The Colosseum - Roman Death Trap - NOVA Video Review

Engineering of the Roman Mysteries behind the Amphitheaters

Roman Colosseum - View of the Arena Floor Substructure
Roman Colosseum - View of the Arena Floor Substructure. NOVA - WGBH

On February 11, 2015, PBS's scientific documentary series NOVA began Building Wonders, a three-part program examining the architecture and history of three of the best preserved and most famous ancient buildings on the planet: Petra (in what is Jordan today), the Hagia Sophia (Turkey) and the Colosseum (Italy). The first of the programs is The Colosseum: Roman Death Trap.

Built in the first century AD, the Colosseum still stands today, a miracle of solid construction and water control.

The 2015 video from WGBH features late 20th and early 21st century investigations into the Roman building's history and archaeology, with emphasis on what scientists have learned about the substructure of the arena floor.

New Excavations and Studies

Most people have heard about the Colosseum, if only from recent television programs and movies about Roman gladiators. Those programs are based, more or less, on the ancient writers who waxed rhapsodic about the huge gory spectacles that took place within the Colosseum and other Roman amphitheaters: gladiators fighting hand-to-hand, mass crucifixions, ritualized murders, and animal hunts. The scale of death at the Colosseum was pretty horrific, with an estimated million human deaths over the 400 years of operation and 11,000 animals killed each season: all of that explains our cinematic fascination.

But it wasn't until the 20th century that the substructure of the arena, filled in during the 6th century AD, came to light.

Colosseum: Roman Death Trap focuses on a reconstruction of the mechanics of that substructure, identifying the magicians behind the curtain that created the spectacles. How did the Romans get wild animals to appear magically in the middle of the arena set for battle? Did they really flood the arena to recreate sea battles?

Program Highlights

The main focus of Roman Death Trap is on architect Heinz Beste, who describes how he found evidence for a massive set of pulleys and levers used to move wild animals--crocodiles, ostriches, rhinos, bears, and tigers--onto the arena floor. Beste worked with modern engineers on staff at the Colosseum to rebuild a working device, one of an estimated 28 such devices which lifted and released the animals into the arena. That process is detailed, from mysterious markings on the substructure walls to the construction of a scale model, and then a full-sized working model placed within the Colosseum walls and operated.

Much appreciated is the input of historian Katherine Welch, who describes the political climate of the Colosseum's construction, how it was created to support the Flavian dynasty and overcome the damage inflicted on Rome's physical and moral fiber by the crazed emperor Nero and by the volcanic destruction of Pompeii and Herculaneum.

Also of assistance in understanding the context is architect Mark Wilson Jones describing the differences between Roman and Greek amphitheaters. He points out that the deadly functions of the Colosseum are a direct reflection of the unsubtle differences between the two civilizations.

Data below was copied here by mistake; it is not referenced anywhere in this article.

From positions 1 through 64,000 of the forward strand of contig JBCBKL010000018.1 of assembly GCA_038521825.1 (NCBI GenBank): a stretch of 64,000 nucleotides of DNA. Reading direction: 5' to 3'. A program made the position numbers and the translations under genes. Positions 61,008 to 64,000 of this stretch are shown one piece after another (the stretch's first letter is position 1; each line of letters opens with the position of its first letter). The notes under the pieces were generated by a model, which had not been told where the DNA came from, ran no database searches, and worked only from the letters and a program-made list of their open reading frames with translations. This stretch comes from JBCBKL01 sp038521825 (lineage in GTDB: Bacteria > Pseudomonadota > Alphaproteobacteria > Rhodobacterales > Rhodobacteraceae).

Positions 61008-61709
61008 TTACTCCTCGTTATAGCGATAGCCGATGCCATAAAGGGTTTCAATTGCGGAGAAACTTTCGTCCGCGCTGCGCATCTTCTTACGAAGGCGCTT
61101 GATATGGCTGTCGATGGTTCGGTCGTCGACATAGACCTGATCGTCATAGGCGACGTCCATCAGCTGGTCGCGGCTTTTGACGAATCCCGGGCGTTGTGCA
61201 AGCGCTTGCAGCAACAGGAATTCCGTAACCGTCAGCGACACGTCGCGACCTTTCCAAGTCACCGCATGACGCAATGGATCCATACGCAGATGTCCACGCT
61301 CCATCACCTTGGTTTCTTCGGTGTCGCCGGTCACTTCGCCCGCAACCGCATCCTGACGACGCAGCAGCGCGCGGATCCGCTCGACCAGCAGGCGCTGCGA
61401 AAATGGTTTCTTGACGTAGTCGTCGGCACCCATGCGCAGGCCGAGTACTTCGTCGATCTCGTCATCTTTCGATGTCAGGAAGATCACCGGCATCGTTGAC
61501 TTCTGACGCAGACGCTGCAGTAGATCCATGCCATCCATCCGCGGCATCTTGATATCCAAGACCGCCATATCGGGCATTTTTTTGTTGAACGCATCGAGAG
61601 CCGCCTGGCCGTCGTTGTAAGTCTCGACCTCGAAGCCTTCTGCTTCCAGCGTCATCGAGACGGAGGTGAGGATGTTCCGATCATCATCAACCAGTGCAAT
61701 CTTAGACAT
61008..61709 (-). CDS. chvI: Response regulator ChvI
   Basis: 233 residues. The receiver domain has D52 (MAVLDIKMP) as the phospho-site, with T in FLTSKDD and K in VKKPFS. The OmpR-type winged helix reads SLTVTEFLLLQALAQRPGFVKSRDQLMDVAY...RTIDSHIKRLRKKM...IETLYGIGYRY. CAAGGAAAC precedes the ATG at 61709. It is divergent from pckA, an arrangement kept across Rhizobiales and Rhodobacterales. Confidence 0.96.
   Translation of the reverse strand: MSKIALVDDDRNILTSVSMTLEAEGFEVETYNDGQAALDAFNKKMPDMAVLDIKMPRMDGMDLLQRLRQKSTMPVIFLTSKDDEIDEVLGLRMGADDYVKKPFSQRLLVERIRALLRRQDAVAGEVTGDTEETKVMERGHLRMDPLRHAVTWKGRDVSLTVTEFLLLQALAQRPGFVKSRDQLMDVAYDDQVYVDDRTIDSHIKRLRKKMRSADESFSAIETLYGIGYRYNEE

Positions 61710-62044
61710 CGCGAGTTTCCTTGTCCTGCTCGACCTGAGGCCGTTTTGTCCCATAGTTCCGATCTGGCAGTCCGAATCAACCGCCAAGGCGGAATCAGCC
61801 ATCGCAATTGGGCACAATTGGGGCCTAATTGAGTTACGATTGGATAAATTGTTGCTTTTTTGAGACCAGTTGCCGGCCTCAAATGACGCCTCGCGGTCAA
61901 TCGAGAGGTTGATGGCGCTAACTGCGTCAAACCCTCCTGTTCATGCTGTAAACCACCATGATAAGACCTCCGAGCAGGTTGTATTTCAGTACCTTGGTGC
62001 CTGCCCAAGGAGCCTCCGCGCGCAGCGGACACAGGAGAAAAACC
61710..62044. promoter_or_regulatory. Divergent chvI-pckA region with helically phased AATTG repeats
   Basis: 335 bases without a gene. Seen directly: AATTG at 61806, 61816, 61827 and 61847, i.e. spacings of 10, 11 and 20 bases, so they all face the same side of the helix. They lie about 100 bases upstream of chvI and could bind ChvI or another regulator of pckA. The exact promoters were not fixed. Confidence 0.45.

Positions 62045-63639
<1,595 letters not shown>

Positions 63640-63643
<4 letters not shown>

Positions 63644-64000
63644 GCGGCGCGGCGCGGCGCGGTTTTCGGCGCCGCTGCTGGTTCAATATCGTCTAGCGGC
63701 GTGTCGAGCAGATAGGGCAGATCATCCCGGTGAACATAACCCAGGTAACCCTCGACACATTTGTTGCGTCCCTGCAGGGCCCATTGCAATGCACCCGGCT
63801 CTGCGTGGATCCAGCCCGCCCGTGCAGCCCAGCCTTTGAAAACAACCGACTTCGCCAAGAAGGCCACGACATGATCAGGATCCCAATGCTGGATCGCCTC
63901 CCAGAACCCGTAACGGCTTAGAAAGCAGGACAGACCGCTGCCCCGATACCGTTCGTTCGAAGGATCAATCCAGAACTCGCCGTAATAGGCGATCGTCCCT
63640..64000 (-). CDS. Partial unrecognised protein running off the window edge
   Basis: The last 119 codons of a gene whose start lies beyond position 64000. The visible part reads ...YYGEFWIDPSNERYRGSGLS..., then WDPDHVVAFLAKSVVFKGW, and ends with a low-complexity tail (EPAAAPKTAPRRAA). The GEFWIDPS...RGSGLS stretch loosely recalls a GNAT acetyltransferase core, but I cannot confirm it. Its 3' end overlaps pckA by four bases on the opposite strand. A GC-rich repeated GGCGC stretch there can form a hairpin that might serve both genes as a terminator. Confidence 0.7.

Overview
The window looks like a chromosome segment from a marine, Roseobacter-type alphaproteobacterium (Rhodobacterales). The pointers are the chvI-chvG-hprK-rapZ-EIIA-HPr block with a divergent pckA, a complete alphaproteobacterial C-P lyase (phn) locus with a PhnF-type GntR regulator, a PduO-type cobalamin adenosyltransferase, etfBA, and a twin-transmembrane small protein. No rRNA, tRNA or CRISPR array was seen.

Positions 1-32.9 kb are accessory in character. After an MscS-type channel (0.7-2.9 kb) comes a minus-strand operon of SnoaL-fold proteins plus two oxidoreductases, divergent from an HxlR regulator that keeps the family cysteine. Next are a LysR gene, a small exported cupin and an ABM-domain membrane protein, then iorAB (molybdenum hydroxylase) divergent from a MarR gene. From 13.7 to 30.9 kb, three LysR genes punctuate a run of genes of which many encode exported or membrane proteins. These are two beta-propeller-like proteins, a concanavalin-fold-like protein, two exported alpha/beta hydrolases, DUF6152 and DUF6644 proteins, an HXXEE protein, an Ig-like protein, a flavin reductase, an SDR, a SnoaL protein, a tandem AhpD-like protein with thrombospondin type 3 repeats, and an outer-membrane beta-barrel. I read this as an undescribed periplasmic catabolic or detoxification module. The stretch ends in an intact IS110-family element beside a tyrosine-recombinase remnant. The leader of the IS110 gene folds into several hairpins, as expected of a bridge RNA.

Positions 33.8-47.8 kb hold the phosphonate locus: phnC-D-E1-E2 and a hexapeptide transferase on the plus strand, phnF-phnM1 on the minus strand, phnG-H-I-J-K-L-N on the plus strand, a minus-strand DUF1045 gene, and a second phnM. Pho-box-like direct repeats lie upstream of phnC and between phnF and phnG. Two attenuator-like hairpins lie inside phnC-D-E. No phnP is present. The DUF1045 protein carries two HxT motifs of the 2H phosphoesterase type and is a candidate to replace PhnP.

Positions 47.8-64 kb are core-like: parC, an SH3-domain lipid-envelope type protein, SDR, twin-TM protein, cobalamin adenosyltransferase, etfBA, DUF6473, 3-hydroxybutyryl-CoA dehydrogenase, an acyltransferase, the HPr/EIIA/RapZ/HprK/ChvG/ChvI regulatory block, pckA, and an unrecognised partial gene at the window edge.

Nitty Gritty

Other featured individuals include Italian sewage engineer Adriano Morabito, who describes how he stumbled across the sophisticated water control system used by the Colosseum to fill the arena with water and drain it out again quickly. That system enabled the mock sea battles and, more important for those of us in the 21st century, helped preserve the Colosseum's structural integrity over 2000 years of neglect, earthquakes, and repurposing.

Forensic archaeologist Fabian Kanz reports his analysis of the human remains from 68 people at what evidence shows was a cemetery of gladiators at Ephesus in Turkey, including physical evidence for violence and strontium isotope analysis as clues to Roman medical history.

The film also features the late 20th-century discovery and decipherment of the original dedication of the Colosseum written for Vespasian's family--and a clue to the where funding for the massive structure came from.

Bottom Line

The Colosseum - Roman Death Trap reports on several aspects of the ancient building that were new to me. Weaving history, archaeology, and architecture, the video shows us the grim reality of Roman life ​and sets the Colosseum in the context of Roman culture and politics. What kind of mindset would construct such a ghastly monument to death? An all-too-human one, as we have all too much experience these days to deny.

The Colosseum: Roman Death Trap. 2015. Written, produced and directed by Gary Glassman executive producers Valerie Abita, Manuel Catteau, senior producer Chris Schmidt, Managing director Alan Ritsko, senior executive producer Paula S. Apsell. Narrated by Jay O. Sanders, and featuring Mark Wilson Jones, Katherine Welch, Heinz Beste, Rosella Rea, Umberto Baruffaldi, Giovanni Squillacioti, Flavia Campanelli, Carmelo Malacrino, and Fabian Kanz. A NOVA production by Providence Pictures, co-produced with ZED and ARTE France. WGBH Educational Foundation. 56 minutes

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Hirst, K. Kris. "The Colosseum - Roman Death Trap - NOVA Video Review." ThoughtCo, Feb. 19, 2017, Hirst, K. Kris. (2017, February 19). The Colosseum - Roman Death Trap - NOVA Video Review. Retrieved from Hirst, K. Kris. "The Colosseum - Roman Death Trap - NOVA Video Review." ThoughtCo. (accessed December 18, 2017).